Management and Communications | Published:

Reinventing the biotech manager

Nature Biotechnology volume 20, pages BE61BE63 (2002) | Download Citation

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Biotechnology is a high-risk, fast-moving arena that requires quite a different breed of manager for success, say Jianming Li and William E. Halal.

The biotechnology industry is one of the fastest growing sectors of the western economy, and the pace at which change takes place in this arena places unique demands on managers. Consequently, biotech managers must be able to create and sustain an entrepreneurial and collaborative research-based organization within a high-risk environment. These managers cannot simply imitate the management styles of other corporate practices, but must develop their own management philosophy compatible with the special nature of the biotechnology industry. This article looks at the distinctive characteristics of the biotechnology industry, and suggests an organizational structure and management philosophy desirable in biotechnology companies.

A profile of the industry

To develop a current profile of the industry, we collected data on 414 public biotechnology companies listed on US stock markets. Analysis of these data produced the following snapshot of the industry:

Biotechnology companies are unevenly distributed in size, but in general are small. Although 32 companies employ more than 500 people, 163 companies employ fewer than 50.

Few biotechnology companies are profitable. The industry lost $3.5 billion during 2000. Although 97 companies were profitable during the year 2000, 316 showed a loss.

US biotechnology companies are concentrated on the coasts. Most biotechnology companies are drawn to major universities in California and the northeastern states to benefit from the proximity of scientific institutes, qualified personnel, and the intellectually stimulating environment that results.

Biotechnology companies form alliances with pharmaceutical companies. Biotechnology companies need pharmaceutical companies to gain access to capital, while pharmaceutical companies benefit from the entrepreneurial opportunities associated with biotechnology.

Long product-development cycles make biotechnology a capital-intensive business. Biotechnology companies require large infusions of capital not only to start a venture but also to validate their technology and products.

So, what type of management would be best suited to an industry dependent on talented scientists who must work for many years at great risk to make scientific breakthroughs and then bring the fruits of this research to market? To answer this question, we have drawn on key aspects of progressive, well-performing companies such as Biogen, Human Genome Sciences, and Immunex, all of which practice at least some of the principles described here. In general, a high-tech, knowledge-based economy requires the following conditions (see Table 1):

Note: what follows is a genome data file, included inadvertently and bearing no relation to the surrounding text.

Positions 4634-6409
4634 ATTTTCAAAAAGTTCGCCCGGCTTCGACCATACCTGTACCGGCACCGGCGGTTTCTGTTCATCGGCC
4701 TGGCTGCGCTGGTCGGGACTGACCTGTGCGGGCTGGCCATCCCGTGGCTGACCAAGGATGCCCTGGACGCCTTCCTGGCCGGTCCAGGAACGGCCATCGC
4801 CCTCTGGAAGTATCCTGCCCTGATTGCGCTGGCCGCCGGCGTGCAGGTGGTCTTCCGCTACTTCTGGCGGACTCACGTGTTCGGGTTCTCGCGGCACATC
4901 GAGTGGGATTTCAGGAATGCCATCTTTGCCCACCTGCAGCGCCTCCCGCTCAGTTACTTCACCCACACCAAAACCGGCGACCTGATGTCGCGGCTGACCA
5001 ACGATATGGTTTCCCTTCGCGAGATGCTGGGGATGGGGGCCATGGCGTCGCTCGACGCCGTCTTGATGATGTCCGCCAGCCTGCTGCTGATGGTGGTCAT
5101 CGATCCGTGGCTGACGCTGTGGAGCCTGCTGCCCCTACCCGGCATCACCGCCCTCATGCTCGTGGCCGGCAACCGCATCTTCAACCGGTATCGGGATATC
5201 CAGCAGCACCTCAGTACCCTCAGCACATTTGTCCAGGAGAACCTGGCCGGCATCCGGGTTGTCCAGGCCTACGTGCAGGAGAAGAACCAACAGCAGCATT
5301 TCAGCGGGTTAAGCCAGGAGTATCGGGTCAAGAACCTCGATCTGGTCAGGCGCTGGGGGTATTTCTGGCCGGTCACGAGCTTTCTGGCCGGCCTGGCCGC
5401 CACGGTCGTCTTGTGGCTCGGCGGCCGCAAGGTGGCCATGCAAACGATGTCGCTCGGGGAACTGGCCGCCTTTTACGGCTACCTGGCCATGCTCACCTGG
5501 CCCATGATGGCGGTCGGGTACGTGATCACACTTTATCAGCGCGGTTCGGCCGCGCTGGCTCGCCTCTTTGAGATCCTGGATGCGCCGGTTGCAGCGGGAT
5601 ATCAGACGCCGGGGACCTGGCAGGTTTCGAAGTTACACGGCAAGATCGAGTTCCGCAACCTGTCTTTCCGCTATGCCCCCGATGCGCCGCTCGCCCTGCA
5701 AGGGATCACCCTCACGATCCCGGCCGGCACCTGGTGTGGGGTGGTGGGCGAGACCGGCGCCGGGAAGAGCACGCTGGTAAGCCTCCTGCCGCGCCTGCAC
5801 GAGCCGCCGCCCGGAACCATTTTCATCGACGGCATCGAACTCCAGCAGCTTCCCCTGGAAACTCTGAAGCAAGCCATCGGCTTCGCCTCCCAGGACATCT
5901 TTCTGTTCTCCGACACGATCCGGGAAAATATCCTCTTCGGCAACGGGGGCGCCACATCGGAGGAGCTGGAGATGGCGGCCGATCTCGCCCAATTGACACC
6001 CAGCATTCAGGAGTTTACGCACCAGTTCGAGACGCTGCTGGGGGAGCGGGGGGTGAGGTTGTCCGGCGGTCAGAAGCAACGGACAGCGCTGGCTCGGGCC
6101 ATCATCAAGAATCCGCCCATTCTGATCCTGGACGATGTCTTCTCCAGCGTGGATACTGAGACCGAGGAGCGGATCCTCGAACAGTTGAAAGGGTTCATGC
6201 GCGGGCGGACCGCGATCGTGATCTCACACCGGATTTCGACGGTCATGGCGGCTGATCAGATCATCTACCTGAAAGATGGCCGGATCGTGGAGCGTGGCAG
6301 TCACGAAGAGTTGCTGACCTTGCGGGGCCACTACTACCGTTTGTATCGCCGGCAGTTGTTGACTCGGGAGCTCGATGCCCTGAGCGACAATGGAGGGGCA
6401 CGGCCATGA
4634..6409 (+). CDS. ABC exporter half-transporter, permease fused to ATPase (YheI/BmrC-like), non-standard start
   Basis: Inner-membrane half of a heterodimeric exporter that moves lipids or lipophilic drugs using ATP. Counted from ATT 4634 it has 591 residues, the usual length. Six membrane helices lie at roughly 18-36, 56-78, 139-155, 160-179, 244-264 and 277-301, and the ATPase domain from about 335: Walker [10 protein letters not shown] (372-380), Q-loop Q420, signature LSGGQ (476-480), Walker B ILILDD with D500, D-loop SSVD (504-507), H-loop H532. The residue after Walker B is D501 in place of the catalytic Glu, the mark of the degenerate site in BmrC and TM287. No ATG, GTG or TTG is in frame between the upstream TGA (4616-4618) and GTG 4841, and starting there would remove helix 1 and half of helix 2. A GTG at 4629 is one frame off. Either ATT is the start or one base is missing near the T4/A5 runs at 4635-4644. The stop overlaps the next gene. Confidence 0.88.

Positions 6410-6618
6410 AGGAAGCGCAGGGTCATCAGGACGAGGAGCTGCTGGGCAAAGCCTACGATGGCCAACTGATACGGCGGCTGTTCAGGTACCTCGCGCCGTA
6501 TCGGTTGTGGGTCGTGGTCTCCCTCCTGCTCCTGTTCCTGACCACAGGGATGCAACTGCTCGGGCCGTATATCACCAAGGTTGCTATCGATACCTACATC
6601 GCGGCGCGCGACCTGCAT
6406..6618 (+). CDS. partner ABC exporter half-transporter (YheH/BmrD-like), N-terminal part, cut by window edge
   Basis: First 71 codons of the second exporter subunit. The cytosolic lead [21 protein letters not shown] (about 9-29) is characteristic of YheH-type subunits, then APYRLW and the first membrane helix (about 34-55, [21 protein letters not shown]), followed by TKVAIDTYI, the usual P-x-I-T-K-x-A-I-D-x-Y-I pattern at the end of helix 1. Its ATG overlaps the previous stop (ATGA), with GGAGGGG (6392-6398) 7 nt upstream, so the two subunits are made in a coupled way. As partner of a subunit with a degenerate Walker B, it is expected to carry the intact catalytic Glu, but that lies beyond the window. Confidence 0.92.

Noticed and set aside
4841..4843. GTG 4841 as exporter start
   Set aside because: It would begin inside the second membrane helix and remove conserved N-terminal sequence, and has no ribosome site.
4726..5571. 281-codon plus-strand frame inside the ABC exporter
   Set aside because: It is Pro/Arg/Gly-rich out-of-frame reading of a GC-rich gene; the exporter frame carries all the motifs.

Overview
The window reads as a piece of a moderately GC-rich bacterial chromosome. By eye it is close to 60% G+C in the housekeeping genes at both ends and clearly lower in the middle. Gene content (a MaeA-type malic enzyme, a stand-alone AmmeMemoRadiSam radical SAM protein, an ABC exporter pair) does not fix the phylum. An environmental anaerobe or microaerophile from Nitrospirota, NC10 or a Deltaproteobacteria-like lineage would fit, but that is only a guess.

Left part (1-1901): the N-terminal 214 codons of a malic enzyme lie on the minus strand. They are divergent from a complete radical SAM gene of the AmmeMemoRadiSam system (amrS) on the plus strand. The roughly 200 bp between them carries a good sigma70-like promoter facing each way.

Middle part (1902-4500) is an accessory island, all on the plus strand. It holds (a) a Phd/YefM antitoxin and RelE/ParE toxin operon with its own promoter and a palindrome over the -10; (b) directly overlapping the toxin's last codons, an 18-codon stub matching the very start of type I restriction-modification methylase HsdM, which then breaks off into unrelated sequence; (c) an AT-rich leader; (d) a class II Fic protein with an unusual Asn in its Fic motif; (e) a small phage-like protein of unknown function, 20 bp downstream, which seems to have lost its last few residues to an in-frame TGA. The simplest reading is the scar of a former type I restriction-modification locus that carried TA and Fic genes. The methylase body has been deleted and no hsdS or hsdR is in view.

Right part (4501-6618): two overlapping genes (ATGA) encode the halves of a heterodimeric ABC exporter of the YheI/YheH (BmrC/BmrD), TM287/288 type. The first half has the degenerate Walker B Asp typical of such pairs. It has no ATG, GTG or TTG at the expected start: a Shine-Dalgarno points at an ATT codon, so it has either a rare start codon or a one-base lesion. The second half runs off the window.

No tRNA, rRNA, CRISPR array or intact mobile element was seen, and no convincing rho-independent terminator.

Table 1: Contrasting management systems

• an entrepreneurial research atmosphere;

• a collaborative corporate environment;

• a dominant focus on scientific values.

A new management model

Biotechnology is a costly and risky business in which few companies can achieve the major product breakthroughs needed for success. Indeed, the top 3% of all biotechnology companies produce 79% of the entire industry's profit—most companies operate at a loss. Because the odds are against new biotechnology ventures ever becoming profitable, companies must build an organization that nurtures a large number of diverse, highly entrepreneurial efforts under one “roof” to improve their chances of success. A similar strategy is used in the publishing industry to manage the risk of book publishing: book publishers sell hundreds of books in several genres in the hopes of hitting on just a few profitable bestsellers. In both cases, pooling a large number of small, risky ventures reduces the overall risk to the entire corporation.

There may also be some lessons to be learned by looking at how large pharmaceutical companies have studied innovation in the biotechnology sector and reorganized their management teams to mimic it. The bureaucracy inherent in hierarchical corporations discourages creative research. As a consequence, progressive pharmaceutical companies have been re-engineering themselves so that they can operate more like biotech companies. For instance, Merck (Whitehouse Station, NJ) has been rated a top Fortune 500 company because its researchers pool their efforts and resources to carry out a diverse range of promising projects. Merck's former CEO, Roy Vagelos, described the system: “Everybody here gravitates around a hot project. The corporation is like a living organism.” In a similar manner, GlaxoSmithKline (London) has said it will partition its organization into a series of autonomous research centers (“biotech hubs”), each focused on a specific therapeutic area, in the hopes of recreating a more stimulating and entrepreneurial environment.